I'm old school, so whether the manual calls for it or not, I've always used premium grade, synthetic motor oils and filters. The synthetic oils are less prone to "coking" up the turbo. Another practice I've always followed is to idle the engine for approximately 30 seconds before shutting it off. That allows the turbo to spool down, while maintaining a flow of "cool" oil to the bearings. It may not be necessary, but it's cheap insurance.

Some might say it's a waste, but I use 91 octane fuel to prevent any chance of pre-ignition. Boosted engines are particularly prone to "knock" due to their high compression. You may not hear it, but pre-ignition will occur before the sensors in the engine retard timing, or whatever these engines do. The problem is, the damage caused by pre-ignition is cumulative, and if allowed to continue, WILL punch a hole in something... usually a piston... at some point. The use of higher octane fuel minimizes this issue.

Prior to owning this Edge, I'd had a turbocharged Buick GN... and though I drove it like I stole it, I never had any problems related to the engine. I know the GN was "old" technology, but how I maintained it still holds true today.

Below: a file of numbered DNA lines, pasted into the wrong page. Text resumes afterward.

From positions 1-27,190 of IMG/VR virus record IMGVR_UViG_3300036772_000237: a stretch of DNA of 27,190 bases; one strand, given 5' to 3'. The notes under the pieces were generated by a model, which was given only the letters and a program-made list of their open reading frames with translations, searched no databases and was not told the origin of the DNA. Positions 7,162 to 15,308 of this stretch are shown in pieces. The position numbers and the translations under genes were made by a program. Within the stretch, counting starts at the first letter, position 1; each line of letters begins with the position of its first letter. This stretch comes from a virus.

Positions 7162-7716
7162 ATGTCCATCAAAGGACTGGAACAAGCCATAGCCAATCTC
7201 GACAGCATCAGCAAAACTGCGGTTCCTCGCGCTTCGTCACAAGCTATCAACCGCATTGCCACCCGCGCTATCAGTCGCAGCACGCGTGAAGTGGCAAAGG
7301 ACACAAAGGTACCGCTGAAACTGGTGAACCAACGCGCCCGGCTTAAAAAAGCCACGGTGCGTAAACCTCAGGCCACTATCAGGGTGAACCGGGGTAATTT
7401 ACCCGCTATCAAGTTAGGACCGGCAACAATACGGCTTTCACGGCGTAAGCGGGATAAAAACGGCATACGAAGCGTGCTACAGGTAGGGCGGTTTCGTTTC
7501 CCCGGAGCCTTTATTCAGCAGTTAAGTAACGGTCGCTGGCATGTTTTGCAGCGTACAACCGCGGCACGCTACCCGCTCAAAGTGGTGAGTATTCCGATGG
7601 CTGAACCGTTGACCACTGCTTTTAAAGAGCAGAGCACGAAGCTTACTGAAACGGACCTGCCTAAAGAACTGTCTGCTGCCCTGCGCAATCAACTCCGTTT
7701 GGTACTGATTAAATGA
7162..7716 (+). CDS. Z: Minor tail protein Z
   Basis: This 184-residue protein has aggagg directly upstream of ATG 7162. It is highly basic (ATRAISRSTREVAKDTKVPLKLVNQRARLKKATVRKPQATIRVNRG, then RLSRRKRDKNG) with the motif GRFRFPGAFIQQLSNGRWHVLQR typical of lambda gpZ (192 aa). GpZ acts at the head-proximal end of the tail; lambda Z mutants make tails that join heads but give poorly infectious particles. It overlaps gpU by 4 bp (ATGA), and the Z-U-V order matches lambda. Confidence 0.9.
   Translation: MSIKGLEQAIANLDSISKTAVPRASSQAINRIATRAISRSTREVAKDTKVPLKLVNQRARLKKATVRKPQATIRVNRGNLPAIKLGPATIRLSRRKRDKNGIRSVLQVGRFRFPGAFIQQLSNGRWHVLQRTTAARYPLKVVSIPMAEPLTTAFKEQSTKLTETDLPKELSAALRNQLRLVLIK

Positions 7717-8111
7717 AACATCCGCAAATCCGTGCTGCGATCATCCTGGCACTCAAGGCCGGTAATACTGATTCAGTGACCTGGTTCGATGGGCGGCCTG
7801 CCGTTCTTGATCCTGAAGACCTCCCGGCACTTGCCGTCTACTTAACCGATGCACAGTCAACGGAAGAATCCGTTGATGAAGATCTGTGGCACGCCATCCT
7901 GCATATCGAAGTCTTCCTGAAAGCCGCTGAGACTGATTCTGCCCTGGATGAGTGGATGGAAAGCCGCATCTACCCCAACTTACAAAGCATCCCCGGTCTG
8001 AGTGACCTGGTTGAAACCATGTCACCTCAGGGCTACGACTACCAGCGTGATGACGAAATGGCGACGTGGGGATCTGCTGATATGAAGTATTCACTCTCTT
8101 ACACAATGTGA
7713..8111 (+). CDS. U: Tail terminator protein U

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The 2.7 was an all new design made from the ground up. I would wager that this is a motor that should outlast the turbos easily considering that it was originally designed for truck duty in the F150. Other than the oil pan leakage that affected some early 2.7's, it appears to be a very solid and reliable motor so far. Hopefully we will get some data as more 2.7's rack up miles as to carbon buildup on the intake side of the plumbing. The 3.5's do experience significant carbon buildup, but I do not recall if anyone has encountered any actual drivability problems.

 

Driving your car like you stole it or performing the infamous Italian tune-up can actually be beneficial so long as you are not totally abusing the drivetrain. There appears to be correlation between hard worked engines and less carbon building up. As for the turbos, there is really no need to idle them before shutting the engine down unless you have been really flogging it hard. They are water cooled pretty well.

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From what's been discussed here, installing a catch can on these engines would seem to be beneficial. It doesn't appear to be a correlation between how hard you drive it and the carbon buildup. As the valves are not being washed by the gas spray there will be buildup. Driving harder will only cause more blowby, which in turn allows more oil and blowby to be drawn into the intake causing more buildup on the back of the valves and valve seats.